Leba Freed has been recognized by the Albuquerque Historical Society with an Albuquerque History Accolade for her efforts over two decades to preserve Albuquerque’s historic railyards and for creating a museum that honors the nation’s history of transportation.
Leba Freed’s family is one of the mainstay families in Albuquerque’s history. Her father created Freed and Company which had a store on Central downtown for decades. Leba worked there as a child and became the owner/operator later in life. During these years, she rarely gave any notice to the abandoned buildings that were mostly home to pigeons in the 1990s. However, a visit there to the enormous structures caused her to envision turning these industrial Gothic spaces into a world-class museum of transportation. She imagined that the museum would showcase how all forms of transportation have contributed to the nation’s prosperity and the history of Albuquerque specifically. It would pay tribute to the men and women who built the buildings and worked there helping to move people and goods across the country.
The first effort was to protect the buildings from potential demolition under the guise of urban renewal. Most of Albuquerque’s downtown history has been lost forever due to the desire to get rid of old and build new. She wanted to restore the grandeur of these large cathedral-like buildings that are magnificent examples of steel, concrete, and glass in this 27.3-acre site. At the time, the price tag for purchasing the site was $3 million and creating a museum there would cost another $30 million. If you are looking for dry storage space click here and learn about all the modern facilities that can handle all your storage requirements.
Leba decided to use the leadership skills she had gained working to revitalize downtown and in creating the new Urban Council. That group quickly grew to more than 70 who shared the common interest in saving the railyards and creating a museum. They decided to call the effort The Wheels Museum and they raised initial funds to do a feasibility study in 1999. Through many changes in administrations, Leba continued her efforts. Many people encouraged her efforts but money was hard to find. Through fundraising efforts there grew a fund of $500,000 but much more was needed.
In November of 2000, the Urban Council began working on funding a loan but neither non-profit had the means to guarantee repayment. Finally, a group of Albuquerque and Los Alamos underwriters was formed to secure the loan, and they were made board members of the Urban Council and the Wheels Museum. About this time, Burlington Northern and Santa Fe (BNSF) Railway was on the verge of selling the rail yards to a Dallas developer who planned to tear down the massive shops to make way for a residential subdivision. Through Leba’s efforts, the state’s congressional delegation put pressure on BNSF to sell the site to the Urban Council. By the end of that year, BNSF sold the site to the Wheels Museum for $2.5 million. However, things were just getting started. After 2000, there was much interaction with the Urban Council.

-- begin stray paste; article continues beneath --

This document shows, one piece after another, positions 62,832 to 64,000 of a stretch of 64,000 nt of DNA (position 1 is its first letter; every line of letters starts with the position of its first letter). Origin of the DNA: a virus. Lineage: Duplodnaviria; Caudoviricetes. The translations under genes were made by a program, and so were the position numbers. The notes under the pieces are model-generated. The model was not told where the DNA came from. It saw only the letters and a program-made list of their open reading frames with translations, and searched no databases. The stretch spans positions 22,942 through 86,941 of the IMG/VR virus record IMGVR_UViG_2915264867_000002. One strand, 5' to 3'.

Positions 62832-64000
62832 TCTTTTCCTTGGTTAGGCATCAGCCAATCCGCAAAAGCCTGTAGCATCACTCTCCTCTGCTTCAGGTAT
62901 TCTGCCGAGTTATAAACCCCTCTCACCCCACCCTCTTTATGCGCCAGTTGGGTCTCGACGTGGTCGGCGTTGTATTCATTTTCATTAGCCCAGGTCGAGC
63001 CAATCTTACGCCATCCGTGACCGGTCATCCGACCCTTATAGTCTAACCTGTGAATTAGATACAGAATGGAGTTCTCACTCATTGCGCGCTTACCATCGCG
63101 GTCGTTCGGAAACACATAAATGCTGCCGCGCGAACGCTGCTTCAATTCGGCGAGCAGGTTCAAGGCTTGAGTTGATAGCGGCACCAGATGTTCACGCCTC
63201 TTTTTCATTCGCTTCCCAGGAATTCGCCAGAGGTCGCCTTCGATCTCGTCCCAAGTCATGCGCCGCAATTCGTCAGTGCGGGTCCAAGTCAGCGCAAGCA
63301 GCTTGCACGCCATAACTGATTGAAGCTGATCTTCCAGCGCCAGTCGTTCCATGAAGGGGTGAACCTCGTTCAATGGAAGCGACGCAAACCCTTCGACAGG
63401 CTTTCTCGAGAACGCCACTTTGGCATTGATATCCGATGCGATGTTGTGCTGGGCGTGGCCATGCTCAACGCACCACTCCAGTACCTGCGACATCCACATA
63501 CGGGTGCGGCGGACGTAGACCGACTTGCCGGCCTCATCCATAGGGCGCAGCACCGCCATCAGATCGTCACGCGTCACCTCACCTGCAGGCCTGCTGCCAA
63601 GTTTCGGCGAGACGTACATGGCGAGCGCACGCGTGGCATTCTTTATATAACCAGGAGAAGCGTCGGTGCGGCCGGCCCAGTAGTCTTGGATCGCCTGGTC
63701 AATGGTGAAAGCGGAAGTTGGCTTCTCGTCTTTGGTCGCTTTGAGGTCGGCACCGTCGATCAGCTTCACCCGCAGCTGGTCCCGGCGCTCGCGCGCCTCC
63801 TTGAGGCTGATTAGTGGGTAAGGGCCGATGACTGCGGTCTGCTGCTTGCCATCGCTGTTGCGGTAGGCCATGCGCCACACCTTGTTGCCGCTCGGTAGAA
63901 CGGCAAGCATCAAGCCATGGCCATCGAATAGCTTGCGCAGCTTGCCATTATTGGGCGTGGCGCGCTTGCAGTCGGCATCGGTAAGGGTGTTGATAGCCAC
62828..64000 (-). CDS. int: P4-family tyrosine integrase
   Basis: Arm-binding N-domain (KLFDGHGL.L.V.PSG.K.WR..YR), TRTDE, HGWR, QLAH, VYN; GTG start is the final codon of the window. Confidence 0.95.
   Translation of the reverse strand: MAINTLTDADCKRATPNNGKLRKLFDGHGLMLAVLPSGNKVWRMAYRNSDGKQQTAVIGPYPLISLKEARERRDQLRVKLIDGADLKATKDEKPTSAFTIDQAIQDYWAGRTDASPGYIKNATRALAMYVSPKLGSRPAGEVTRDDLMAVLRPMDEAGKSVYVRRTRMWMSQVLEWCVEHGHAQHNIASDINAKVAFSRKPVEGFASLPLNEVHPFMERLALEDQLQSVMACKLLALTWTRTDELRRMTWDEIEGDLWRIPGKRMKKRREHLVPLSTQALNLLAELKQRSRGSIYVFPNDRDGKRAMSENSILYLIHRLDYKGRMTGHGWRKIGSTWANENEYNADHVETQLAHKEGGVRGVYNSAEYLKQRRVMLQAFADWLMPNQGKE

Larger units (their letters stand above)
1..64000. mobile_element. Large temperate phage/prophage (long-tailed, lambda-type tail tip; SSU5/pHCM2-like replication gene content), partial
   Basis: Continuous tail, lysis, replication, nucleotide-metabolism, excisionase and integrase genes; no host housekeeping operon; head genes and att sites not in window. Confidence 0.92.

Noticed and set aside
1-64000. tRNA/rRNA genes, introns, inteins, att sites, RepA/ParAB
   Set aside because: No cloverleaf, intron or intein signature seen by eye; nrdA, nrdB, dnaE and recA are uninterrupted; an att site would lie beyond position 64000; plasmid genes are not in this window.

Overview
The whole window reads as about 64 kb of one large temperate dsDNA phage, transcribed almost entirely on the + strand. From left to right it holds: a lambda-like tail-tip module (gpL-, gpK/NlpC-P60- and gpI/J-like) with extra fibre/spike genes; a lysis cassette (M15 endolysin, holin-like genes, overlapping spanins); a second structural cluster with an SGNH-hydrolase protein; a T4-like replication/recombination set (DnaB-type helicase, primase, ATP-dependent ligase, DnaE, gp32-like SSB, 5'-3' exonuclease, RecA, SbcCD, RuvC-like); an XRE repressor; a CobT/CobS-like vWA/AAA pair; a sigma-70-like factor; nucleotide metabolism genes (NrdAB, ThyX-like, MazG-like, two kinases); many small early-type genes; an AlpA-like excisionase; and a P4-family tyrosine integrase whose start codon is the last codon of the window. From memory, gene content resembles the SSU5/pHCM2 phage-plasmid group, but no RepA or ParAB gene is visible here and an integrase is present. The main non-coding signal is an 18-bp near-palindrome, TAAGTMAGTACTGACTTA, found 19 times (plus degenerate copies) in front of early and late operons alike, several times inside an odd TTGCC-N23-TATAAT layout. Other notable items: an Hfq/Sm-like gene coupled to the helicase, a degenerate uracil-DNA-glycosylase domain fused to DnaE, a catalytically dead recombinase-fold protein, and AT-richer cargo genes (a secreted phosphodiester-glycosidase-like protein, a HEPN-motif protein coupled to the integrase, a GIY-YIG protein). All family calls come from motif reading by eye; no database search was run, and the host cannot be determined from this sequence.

In May of 2006, the State of New Mexico provided $2 million to help with the purchase. A year later, the City finally decided to purchase the rail yards and historic buildings from the Urban Council for $8.5 million. Leba began working with city planners on a mixed-use redevelopment plan. In the summer of 2009, the Wheels Museum finally returned to the rail yards and the Albuquerque Journal on August 23, 2009 said, “Like the Little Engine That Could, Leba Freed is a metaphor for optimism, hard work and relentless dedication in her longtime efforts to preserve an important Albuquerque landmark.” A special gala grand opening of the Wheels Museum Warehouse was held on September 26, 2009.
Efforts continue to find ways to preserve the buildings and the site and to discover just the right mix of uses. The Blacksmith shop now serves as the Railyards Market on Sundays in summer. In 2014, the Locomotive Shops were listed on the New Mexico State Register of Cultural Properties. That same year, it was listed on the National Register of Historic Places.
Today’s Wheels Museum collection includes more than $2 million in exhibits, 15 automobiles on display, hundreds of thousands of dollars of model trains and layouts, important rail artifacts and books and papers, cast iron vehicles, a Fred Harvey exhibit, video room, conference room for meetings, a new collection of remote-controlled airplanes, two ultra-light planes, a race car from UNM, and a hand-built race car from a board member.
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